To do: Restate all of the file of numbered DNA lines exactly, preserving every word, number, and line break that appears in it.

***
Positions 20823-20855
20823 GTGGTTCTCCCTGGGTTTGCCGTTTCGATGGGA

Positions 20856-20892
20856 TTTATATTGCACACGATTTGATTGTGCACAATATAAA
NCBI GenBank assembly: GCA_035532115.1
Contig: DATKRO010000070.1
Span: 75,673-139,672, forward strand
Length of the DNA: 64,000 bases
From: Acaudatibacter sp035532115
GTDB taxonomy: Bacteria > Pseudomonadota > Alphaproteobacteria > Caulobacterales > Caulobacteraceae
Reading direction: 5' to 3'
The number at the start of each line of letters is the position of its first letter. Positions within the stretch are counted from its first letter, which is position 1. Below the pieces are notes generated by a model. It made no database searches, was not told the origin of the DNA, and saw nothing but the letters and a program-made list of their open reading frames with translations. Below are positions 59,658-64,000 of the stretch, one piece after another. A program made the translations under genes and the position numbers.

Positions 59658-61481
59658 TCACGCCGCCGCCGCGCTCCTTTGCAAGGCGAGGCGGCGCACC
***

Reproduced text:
Positions 20823-20855
20823 GTGGTTCTCCCTGGGTTTGCCGTTTCGATGGGA

Positions 20856-20892
20856 TTTATATTGCACACGATTTGATTGTGCACAATATAAA
NCBI GenBank assembly: GCA_035532115.1
Contig: DATKRO010000070.1
Span: 75,673-139,672, forward strand
Length of the DNA: 64,000 bases
From: Acaudatibacter sp035532115
GTDB taxonomy: Bacteria > Pseudomonadota > Alphaproteobacteria > Caulobacterales > Caulobacteraceae
Reading direction: 5' to 3'
The number at the start of each line of letters is the position of its first letter. Positions within the stretch are counted from its first letter, which is position 1. Below the pieces are notes generated by a model. It made no database searches, was not told the origin of the DNA, and saw nothing but the letters and a program-made list of their open reading frames with translations. Below are positions 59,658-64,000 of the stretch, one piece after another. A program made the translations under genes and the position numbers.

Positions 59658-61481
59658 TCACGCCGCCGCCGCGCTCCTTTGCAAGGCGAGGCGGCGCACC